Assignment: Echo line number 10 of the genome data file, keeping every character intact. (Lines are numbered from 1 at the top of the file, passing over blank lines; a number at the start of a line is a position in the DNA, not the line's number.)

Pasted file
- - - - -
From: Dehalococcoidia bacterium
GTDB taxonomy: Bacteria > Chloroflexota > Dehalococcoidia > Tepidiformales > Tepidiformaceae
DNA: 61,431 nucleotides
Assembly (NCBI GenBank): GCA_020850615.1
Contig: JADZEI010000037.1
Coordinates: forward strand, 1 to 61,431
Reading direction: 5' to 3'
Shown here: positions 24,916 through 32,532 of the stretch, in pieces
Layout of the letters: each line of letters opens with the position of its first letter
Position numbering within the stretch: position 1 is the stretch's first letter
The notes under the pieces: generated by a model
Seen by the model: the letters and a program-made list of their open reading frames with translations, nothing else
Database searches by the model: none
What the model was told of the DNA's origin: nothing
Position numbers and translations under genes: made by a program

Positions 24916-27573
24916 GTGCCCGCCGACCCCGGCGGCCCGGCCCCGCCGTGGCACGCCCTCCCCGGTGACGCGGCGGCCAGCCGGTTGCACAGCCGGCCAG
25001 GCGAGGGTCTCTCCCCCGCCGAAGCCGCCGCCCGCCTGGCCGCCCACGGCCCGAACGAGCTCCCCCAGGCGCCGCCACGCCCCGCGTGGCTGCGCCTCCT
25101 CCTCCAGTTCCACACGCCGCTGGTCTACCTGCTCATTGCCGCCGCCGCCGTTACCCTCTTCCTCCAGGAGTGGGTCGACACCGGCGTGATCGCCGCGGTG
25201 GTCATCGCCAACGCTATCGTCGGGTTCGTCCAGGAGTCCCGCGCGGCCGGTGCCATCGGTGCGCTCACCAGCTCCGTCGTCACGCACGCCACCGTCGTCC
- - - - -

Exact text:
Position numbering within the stretch: position 1 is the stretch's first letter